Juno us­es lethal neu­ro­tox lessons to guide Goldilocks for­mu­la for its next-gen CAR-T

WASH­ING­TON, DC — Neu­ro­tox­i­c­i­ty killed JCAR015 right along with 5 pa­tients in the lead piv­otal study, de­rail­ing Juno Ther­a­peu­tics $JUNO and al­low­ing first No­var­tis and then Gilead/Kite to surge way ahead with the first two ap­provals in the field. But Juno now plans to take what it’s learned from that lethal im­plo­sion and make over its next drug — JCAR017 — in­to what it promis­es will be a dra­mat­i­cal­ly im­proved drug that can leapfrog the lead­ers.

Mark Gilbert

Mark Gilbert, the chief med­ical of­fi­cer at Juno, ap­peared at the So­ci­ety for Im­munother­a­py of Can­cer (#SITC2017) meet­ing over the week­end to out­line where the biotech has reached in its in­ves­ti­ga­tion, and how it’s ap­ply­ing those lessons to make JCAR017 in­to the im­pres­sive ther­a­py that they’ve be­gun up­dat­ing along the way to a planned mar­ket­ing ap­pli­ca­tion.

“We al­ways thought it was mul­ti­ple things that were con­tribut­ing,” Gilbert told me in a one-on-one at SITC. “We just couldn’t iden­ti­fy them as well as we can to­day.”

That fail­ure led to one of the most dead­ly re­ac­tions tracked in the clin­ic in re­cent biotech times.

Ini­tial­ly, Juno halt­ed its study of JCAR015 af­ter a pair of deaths from brain swelling — cere­bral ede­ma — trig­gered a safe­ty alert, but al­most im­me­di­ate­ly got a green light from the FDA to get back in­to the clin­ic af­ter pin­ning the blame on flu­dara­bine, which is used to prep pa­tients for the per­son­al­ized cell ther­a­py.

Once dos­ing be­gan again, though, an­oth­er three pa­tients died in quick or­der, killed by the same neu­ro­tox­ic re­ac­tion to the ther­a­py and forc­ing Juno back to the draw­ing board to un­der­stand bet­ter what went wrong, and how to con­trol it in their next on­go­ing pro­gram for JCAR017.

“The ear­ly and rapid ex­pan­sion (of cells) we saw ap­pears to cor­re­late with high­er lev­els of IL-15,” a growth fac­tor for T cells, says Gilbert. “We now know that IL-15 was in­creased be­fore they ever got CAR-T cells.” And that was as­so­ci­at­ed with the com­bined use of flu­darib­ine and cy­clophos­phamide.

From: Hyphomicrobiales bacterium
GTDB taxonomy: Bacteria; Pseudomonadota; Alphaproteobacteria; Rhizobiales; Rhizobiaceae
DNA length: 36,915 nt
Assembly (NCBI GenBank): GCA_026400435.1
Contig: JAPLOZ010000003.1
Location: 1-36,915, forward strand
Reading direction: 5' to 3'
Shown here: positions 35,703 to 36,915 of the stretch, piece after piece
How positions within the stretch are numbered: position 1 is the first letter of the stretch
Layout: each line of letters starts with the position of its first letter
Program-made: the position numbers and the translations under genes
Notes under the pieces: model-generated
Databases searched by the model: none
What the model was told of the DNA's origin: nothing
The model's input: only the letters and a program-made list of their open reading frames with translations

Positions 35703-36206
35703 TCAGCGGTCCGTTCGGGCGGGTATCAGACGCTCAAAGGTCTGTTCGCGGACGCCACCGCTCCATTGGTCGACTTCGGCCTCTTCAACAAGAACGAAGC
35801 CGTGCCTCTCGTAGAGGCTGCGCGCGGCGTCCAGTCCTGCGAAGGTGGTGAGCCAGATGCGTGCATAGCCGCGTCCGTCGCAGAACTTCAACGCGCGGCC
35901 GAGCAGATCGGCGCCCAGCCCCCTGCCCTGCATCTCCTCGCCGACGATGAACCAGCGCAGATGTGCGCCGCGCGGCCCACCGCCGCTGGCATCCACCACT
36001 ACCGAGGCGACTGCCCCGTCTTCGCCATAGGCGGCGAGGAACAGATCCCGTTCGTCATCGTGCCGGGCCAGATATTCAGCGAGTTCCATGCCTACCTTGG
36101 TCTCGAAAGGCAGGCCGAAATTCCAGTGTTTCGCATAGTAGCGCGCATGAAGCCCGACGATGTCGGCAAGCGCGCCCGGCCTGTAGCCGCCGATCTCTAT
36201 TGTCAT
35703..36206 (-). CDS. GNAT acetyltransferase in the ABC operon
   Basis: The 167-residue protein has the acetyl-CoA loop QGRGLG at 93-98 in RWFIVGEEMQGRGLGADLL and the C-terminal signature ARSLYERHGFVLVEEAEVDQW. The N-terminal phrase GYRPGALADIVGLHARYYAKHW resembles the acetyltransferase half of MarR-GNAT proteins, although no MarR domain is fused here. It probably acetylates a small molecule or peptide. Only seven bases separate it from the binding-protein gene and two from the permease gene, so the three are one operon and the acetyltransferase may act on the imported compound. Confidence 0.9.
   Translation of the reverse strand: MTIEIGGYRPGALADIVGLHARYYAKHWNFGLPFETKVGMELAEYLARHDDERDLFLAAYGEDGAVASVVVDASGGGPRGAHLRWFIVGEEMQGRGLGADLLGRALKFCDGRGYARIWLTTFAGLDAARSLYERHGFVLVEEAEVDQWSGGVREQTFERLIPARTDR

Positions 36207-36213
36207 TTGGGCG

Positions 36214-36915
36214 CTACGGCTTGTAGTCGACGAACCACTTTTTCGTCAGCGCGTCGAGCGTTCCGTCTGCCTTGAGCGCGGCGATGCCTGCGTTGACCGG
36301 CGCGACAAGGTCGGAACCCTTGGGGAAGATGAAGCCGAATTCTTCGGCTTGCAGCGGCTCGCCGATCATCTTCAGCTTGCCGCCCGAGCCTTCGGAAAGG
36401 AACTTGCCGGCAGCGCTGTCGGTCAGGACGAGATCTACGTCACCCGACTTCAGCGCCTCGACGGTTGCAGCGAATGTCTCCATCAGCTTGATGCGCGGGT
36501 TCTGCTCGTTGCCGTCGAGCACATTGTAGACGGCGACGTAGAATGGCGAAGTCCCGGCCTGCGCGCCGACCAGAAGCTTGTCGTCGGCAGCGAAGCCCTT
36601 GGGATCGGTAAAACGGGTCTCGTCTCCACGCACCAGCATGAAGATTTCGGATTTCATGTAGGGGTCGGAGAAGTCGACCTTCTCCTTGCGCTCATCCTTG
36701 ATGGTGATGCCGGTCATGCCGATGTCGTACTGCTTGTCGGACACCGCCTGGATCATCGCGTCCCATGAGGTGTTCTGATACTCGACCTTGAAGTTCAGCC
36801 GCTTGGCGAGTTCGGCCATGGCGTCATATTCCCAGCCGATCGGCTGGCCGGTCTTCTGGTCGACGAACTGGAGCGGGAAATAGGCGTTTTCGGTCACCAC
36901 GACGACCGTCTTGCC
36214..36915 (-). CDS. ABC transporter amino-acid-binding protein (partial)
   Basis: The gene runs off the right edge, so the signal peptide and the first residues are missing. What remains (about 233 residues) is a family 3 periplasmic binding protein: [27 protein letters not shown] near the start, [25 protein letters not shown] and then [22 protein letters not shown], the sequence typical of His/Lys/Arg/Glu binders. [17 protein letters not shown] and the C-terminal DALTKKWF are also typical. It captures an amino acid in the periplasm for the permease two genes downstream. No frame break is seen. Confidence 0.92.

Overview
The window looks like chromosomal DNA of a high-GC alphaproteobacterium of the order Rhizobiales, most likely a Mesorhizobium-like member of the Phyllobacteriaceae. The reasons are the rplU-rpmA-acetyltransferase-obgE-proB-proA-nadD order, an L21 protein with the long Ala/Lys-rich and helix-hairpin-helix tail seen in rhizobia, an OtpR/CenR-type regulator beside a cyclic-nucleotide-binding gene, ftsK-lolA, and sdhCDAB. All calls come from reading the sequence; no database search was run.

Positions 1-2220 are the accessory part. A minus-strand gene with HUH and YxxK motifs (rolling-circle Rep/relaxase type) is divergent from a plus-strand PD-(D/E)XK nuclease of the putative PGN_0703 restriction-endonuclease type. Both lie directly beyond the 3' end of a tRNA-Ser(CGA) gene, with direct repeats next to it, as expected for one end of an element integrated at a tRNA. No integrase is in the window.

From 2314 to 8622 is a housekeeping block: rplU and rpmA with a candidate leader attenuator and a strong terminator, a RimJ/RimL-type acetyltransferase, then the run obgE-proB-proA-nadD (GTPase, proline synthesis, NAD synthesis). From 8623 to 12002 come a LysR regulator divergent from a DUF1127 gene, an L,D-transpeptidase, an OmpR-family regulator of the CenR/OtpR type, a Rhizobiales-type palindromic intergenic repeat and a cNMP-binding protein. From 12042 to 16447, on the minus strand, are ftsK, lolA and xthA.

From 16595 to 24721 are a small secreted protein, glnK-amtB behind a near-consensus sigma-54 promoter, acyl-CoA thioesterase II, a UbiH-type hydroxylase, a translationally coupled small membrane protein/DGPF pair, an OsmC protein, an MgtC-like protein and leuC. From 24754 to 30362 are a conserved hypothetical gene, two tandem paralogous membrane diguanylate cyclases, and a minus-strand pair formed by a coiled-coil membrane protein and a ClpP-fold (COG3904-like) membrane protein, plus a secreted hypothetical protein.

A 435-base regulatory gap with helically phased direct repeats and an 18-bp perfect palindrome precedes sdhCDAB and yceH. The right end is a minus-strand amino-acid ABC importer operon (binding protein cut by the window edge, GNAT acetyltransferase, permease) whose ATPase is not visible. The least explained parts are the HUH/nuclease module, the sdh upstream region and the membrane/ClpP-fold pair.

“We like to see CAR-T cell ex­pan­sion that peaks out 11, 12, 14 days,” he says, look­ing for a steady Goldilocks ap­proach to the ramp up — nei­ther too hot or too cold. “We see that in JCAR017 in TRAN­SCEND. In ROCK­ET that hap­pens in 7 days in some of these pa­tients. That ex­pan­sion is what we want to avoid.”

“As para­dox­i­cal as it sounds,” he adds, “the is­sue wasn’t so much flu­darib­ine as the two drugs to­geth­er. We’ve moved to a sub­stan­tial­ly less in­ten­sive lym­phode­ple­tion reg­i­men.”

But there’s more. Juno has been work­ing on de­liv­er­ing a more per­son­al­ized cell ther­a­py, look­ing to as­sign spe­cial lev­els of ther­a­py cal­i­brat­ed to a va­ri­ety of fac­tors, in­clud­ing the type of can­cer pa­tients have, their age, the lev­el of dis­ease bur­den a pa­tient has or the pres­ence of anti­gens.

“Dif­fer­ent dis­ease set­tings have risk of ear­ly ex­pan­sion,” he adds.

Juno — and some of the oth­er com­pa­nies in this area, in­clud­ing No­var­tis — al­so notes that there is an­i­mal da­ta to sug­gest that the 4-1BB cos­tim­u­la­to­ry do­main now in use could al­so play a role in the phar­ma­co­ki­net­ics, which is why mov­ing from CD28 on JCAR015 to 4-1BB in JCAR017 is be­ing watched close­ly. Ul­ti­mate­ly, that could al­so have a bear­ing on Gilead’s pi­o­neer­ing CAR-T Yescar­ta, which us­es CD28.

CAR-T has al­ways been a high-risk, high-re­ward kind of ther­a­py, re­served ini­tial­ly for some very sick pa­tients. Cel­lec­tis, with its off-the-shelf ap­proach, has just come out of its own two-month clin­i­cal hold. As the ther­a­pies be­come more main­stream, that risk has to be bet­ter con­trolled, with the com­pa­nies that are best at man­u­fac­tur­ing and de­liv­ery look­ing for a dom­i­nant mar­ket share.

Juno may have been bad­ly de­layed. But it’s still in the big­ger race now un­der­way.

How Pa­tients with Epilep­sy Ben­e­fit from Re­al-World Da­ta

Amanda Shields, Principal Data Scientist, Scientific Data Steward

Keith Wenzel, Senior Business Operations Director

Andy Wilson, Scientific Lead

Real-world data (RWD) has the potential to transform the drug development industry’s efforts to predict and treat seizures for patients with epilepsy. Anticipating or controlling an impending seizure can significantly increase quality of life for patients with epilepsy. However, because RWD is secondary data originally collected for other purposes, the challenge is selecting, harmonizing, and analyzing the data from multiple sources in a way that helps support patients.

Re­gen­eron's Evkeeza shows promise in curb­ing high triglyc­erides, but will ge­net­ic dis­par­i­ties lim­it use?

When Regeneron scored an early approval for lipid lowering antibody Evkeeza back in February, the drugmaker cracked open a new pathway to lower abnormally high cholesterol levels. Now, Regeneron is chasing high triglycerides as well with some promising mid-stage data — but will genetic restrictions limit the drug’s use?

Regeneron’s Evkeeza (evinacumab) cut median triglyceride levels by more than 800 mg/dL (57%) in patients with a rare disorder causing abnormally high triglyceride levels compared with an overall increase of 50 mg/dL (1.8%) in participants on placebo, according to Phase II data presented Sunday at the virtual American College of Cardiology meeting.